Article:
Nor is it difficult to assign a cause for the more immediate subjection of the lyric poetry of Greece to the intuences of this law of beauty and proportion. Whether the elder verse—the Homeric and Hesiodic
was sung, or as we rather believe with Ilgen, recitatived, there can be no doubt that the poetry which succeeded, and which became emphatically associated with the lyre,* was primarily composed with a view to its being actually sung, in our popular sense of the word. We have a remarkable proof of it în a fragment of Archilochus—the very earliest of the lyric bardsin which there is the first instance of a burthen, imitative of the
instrument to which it was intended to be sung :
* The following rough sketch of the xıb ága—whence our word, guitar-is offered for the purpose of "helping some of our younger readers to the true meaning of the terms used in the descriptions of that instrument, or of the aúga,which differed only from the ridága by being longer and narrower.
The strings were passed through holes in the Suges, or upper bridge, and fastened round the pegs on the top of it. The strings were tuned in the present way by a key or screw, called xoedórovov. The agiywvov, or harp of modern times, was a Syrian instrument, and not introduced amongst the Greeks till much later. The common lyre had seven strings; Simonides added an eighth. Timotheus, the great musician in Alexander's time, played on twelve strings. The paradis, a barbarous instrument, had twenty strings; the simicon, thirty-five; and the epigonion, forty. seem odd, but we venture to assert, that ágpovíce meant melody, and not harmony, in our musical sense ; and that the true Greek word for our harmony was évtipwría. But enough of this craft.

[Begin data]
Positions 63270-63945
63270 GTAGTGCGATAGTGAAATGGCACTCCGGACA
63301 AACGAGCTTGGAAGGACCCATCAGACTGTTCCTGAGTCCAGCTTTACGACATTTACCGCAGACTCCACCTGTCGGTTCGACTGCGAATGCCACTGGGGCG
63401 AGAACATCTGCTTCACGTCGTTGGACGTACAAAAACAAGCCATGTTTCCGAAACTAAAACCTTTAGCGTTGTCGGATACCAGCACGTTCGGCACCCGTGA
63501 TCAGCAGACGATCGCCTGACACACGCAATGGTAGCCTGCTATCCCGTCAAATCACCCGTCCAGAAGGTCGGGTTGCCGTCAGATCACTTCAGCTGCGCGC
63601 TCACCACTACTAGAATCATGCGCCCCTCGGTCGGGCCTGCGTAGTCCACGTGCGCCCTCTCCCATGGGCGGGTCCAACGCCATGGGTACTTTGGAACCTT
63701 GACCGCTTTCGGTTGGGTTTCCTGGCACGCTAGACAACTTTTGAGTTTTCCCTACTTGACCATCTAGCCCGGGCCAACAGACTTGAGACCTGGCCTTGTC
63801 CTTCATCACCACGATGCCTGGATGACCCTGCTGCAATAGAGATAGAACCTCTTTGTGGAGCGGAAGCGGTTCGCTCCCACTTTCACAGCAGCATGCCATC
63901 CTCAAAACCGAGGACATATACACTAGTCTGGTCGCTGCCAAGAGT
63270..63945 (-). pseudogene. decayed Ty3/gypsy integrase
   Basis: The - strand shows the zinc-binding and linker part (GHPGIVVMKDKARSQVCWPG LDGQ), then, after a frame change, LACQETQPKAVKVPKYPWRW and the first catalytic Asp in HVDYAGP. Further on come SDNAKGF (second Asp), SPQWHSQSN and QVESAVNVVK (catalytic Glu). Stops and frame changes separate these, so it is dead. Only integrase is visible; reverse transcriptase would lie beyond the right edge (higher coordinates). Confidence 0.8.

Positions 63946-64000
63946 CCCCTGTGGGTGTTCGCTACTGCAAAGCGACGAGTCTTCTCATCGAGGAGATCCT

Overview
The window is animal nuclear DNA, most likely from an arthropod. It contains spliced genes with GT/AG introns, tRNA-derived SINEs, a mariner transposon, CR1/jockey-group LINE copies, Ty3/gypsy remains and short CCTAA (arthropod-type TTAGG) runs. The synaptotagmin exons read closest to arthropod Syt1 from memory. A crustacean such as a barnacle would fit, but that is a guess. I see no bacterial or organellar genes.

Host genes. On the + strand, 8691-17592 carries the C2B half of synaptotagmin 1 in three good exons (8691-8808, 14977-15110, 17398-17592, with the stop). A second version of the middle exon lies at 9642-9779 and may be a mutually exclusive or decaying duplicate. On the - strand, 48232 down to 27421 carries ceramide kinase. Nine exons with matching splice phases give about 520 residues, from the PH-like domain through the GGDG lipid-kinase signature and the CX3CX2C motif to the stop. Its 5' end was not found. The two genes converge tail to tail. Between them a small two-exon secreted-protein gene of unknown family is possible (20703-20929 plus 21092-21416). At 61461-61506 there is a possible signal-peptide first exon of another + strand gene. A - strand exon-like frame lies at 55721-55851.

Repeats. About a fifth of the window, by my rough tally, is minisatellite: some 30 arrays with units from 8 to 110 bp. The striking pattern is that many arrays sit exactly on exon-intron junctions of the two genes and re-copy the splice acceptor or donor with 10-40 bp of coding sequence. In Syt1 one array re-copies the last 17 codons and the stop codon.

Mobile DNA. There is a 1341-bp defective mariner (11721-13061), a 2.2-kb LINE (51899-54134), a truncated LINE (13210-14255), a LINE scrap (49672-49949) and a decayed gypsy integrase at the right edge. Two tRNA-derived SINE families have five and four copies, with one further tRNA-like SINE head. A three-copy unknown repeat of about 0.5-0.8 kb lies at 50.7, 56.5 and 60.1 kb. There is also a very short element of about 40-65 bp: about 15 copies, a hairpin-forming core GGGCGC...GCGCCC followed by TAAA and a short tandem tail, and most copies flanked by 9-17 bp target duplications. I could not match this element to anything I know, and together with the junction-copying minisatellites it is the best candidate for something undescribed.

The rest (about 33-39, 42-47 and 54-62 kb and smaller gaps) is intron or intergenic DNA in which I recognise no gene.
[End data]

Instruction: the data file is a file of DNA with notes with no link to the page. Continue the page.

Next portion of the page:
ώ καλλίνικε, ,
ώ καλλίνικε, χαιρ' άναξ Ηράκλεις,
την ελλα καλλίνικο. * It is certain that the pauses and intonations required by the ear in the musical accompaniment must have affected the construction of the words so accompanied : many pieces were probably composed to be sung to already well-known airs; and even when the poet indulged, as was, no doubt, often the case, in effusions not designed for any public occasion or actual singing, he still was mainly governed by the rules which belonged in general to that class of composition in which his own poem was ostensibly comprehended. Nor must we forget the intimate combination of the choric dance with music and poetry-not precisely that manner and form of dance now inculcated by Frenchmen, but the art of evolving beauty by motion and gesture, and of exciting a pleasure, of which the basis should be a sense of the natural difference between the two vehicles of expression, and a curiosity to witness the incongruity overcome. It may seem a strong thing to say, that the Greek ode was composed to dance as well as to music; and yet it is certain, that the verse, the air, and the measure or motion, were all three, if not coefficients, at least influencing principles, in the conception and formal construction of every one of Pindar's immortal hymns. The mind of the Greeks, within its own sphere, was a truly catholic mind; the Muses were sisters, and the arts all related ; and the self-same genius which, in sculpture and architecture, preferred the harmonies of exquisite proportion of parts, and a thence resulting completeness of the whole, to the imposing and sometimes sublime effects of simple magnitude, diffused also a controlling rhythm -- an attempering tone-over all the formal peculiarities of the different kinds of their literature. That literature, indeed—especially its poetrywas fundamentally artificial; but it was an inwoven and incorporate artifice, which, like the cæstus on the hand of an athlete, impeded no motion, marred no grace, but gave precision to the aim, and added weight to the blow.